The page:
These new changes have many American Expats living abroad wondering how they will be impacted. Will they be granted the opportunity to purchase an affordable healthcare coverage policy from one of the stateside exchanges which will be created under the Act? Will they be required to pay penalty taxes if they choose not to or are unable to participate?
We have conducted some of our own research to get answers on some questions such as these, and after speaking with lawmakers and underwriters we found out that – for now – the PPACA is only focused on domestic health care coverage. Ergo, only those who are technically residing in a state within the United States will be authorized to acquire an insurance policy from a PPACA facility. While some American Expats may be overjoyed to hear this news, others may not be as excited – particularly if they suffer from a chronic or pre-existing medical condition or have an illness which is traditionally hard to insure.
Not only will American Expats not be able to purchase insurance provided by the PPACA (at least in the beginning) they will also not be required to pay penalty taxes for not gaining coverage. The PPACA individual mandatory tax is not applicable to expatriates. As a matter of fact, the IRS views expats who qualify for the FEIE (Foreign Earned Income Exclusion) as possessing an adequate amount of healthcare coverage (whether or not they’re actually covered) and qualifying expats are exempt from penalties. Those who do not meet the qualifications for FEIE, however, might still be required to secure a PPACA individual health insurance policy.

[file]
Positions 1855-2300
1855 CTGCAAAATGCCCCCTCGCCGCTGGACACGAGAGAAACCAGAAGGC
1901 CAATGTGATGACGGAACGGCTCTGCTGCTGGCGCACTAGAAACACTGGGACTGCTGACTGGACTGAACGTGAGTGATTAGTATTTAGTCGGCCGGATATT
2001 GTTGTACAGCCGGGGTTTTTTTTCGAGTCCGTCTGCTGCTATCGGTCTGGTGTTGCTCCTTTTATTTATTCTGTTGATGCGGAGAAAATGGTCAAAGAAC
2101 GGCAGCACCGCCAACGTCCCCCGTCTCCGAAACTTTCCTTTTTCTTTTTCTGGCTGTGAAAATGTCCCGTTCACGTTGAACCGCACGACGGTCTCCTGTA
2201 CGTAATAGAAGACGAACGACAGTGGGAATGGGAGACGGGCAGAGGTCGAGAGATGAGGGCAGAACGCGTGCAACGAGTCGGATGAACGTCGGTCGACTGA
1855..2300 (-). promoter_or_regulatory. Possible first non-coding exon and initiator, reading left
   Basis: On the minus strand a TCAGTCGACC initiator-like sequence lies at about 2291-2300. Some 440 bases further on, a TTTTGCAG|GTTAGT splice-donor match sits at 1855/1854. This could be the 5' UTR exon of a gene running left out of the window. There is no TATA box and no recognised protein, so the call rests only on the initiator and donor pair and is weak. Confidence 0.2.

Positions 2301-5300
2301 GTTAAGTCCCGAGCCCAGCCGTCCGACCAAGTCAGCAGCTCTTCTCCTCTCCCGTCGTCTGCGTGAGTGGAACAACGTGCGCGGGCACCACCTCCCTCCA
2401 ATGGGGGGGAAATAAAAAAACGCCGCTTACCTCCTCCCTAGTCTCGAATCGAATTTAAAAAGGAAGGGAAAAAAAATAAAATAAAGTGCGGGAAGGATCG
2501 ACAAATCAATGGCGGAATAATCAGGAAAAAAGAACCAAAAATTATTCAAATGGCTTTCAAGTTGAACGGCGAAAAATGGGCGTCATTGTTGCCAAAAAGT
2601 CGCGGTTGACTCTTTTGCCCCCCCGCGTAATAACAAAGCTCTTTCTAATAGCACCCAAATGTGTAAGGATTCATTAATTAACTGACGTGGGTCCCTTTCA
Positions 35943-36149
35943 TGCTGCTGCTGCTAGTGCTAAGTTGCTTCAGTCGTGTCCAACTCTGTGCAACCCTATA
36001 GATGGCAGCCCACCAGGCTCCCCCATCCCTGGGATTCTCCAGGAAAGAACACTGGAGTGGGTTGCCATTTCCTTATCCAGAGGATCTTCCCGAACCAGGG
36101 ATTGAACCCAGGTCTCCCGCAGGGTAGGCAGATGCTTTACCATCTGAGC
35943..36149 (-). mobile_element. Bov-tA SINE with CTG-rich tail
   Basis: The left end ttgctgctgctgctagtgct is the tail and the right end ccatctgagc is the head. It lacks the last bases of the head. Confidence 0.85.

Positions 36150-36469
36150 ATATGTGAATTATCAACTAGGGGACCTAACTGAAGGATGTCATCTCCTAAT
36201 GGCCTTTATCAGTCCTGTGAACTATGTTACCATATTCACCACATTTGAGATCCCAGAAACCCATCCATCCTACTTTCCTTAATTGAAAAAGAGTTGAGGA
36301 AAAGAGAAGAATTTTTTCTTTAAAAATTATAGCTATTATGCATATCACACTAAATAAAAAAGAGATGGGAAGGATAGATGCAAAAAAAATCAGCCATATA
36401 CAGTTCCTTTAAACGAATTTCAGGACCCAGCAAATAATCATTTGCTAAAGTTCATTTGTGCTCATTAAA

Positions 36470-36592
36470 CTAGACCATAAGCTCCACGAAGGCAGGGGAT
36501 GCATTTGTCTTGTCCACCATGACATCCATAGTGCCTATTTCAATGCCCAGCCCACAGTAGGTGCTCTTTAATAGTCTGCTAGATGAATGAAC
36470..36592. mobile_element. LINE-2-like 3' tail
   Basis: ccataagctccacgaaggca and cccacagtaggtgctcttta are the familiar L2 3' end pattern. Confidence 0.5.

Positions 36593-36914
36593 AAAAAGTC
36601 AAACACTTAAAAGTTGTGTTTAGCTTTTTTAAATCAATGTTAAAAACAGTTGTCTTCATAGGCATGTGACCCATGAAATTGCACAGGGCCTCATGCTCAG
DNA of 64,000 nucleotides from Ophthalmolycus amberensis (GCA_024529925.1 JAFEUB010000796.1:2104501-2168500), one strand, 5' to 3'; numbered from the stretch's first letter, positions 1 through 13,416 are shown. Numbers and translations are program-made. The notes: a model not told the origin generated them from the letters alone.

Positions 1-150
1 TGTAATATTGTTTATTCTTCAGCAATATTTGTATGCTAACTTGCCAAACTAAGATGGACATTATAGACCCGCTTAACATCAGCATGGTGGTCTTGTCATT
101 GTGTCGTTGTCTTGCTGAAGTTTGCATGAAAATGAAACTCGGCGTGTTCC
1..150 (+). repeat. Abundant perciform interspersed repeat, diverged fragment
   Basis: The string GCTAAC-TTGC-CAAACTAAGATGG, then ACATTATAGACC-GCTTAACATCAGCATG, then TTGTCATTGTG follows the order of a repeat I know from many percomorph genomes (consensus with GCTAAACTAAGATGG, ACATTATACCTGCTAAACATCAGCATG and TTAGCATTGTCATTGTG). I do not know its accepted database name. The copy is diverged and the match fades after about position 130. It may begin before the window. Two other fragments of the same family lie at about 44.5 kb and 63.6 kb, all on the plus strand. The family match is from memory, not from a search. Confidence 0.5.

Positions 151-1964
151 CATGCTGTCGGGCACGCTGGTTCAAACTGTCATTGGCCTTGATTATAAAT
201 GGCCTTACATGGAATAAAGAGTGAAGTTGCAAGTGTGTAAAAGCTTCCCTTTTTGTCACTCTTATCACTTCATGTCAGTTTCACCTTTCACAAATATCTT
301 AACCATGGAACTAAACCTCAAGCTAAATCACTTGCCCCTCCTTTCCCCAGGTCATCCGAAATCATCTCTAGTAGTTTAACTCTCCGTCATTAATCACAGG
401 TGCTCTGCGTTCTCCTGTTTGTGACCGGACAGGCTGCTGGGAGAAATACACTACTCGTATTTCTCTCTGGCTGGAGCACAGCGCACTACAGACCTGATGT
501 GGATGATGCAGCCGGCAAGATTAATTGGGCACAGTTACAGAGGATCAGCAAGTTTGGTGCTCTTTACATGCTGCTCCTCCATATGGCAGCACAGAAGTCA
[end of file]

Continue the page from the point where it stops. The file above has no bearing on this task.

Even though the majority of expats will not be subject to penalty taxes, American Expats who earn sizable salaries should familiarize themselves with a series of other tax liabilities which may be associated with Obamacare. For instance if you are either: 1. Single with an AGI (Adjusted Gross Income) higher than $200k, 2. Married filing jointly with an AGI higher than $250K, or 3. Married filing separately with an AGI over $125K; you will be liable for an extra 3.8% tax on all passive income in 2013 including annuities, capital gains, dividends, interest, rental earnings, royalties, and more). Additionally, if your earned income (salary) exceeds the same thresholds and you are liable for Medicare taxes you will be required to contribute an additional 0.9% of the total amount you earn in excess of the threshold.
If you’re a full time expatriate and you’re earning a moderate salary you may not be affected by the new PPACA regulations which are coming into effect – at least in the beginning. The fact still remains, however, that adequate healthcare coverage remains a necessity. Make sure to go over your expat healthcare policy to see what is covered. Is there sufficient coverage to prevent you from experiencing financial catastrophe in the event of a serious illness or do you need to revise the coverage details?
Try to plan and budget for higher premiums in the future, and take into account what options you would have if your health insurance coverage were to be terminated because of a change in employment or a discontinuation by the provider. Having an affordable and comprehensive healthcare plan not only helps to keep you physically healthy, but also helps to keep your financial situation healthy.
|I.J. Zemelman, EA is the founder of Taxes for Expats
She may be reached at: +1-646-397-2887
Web site: www.taxesforexpats.com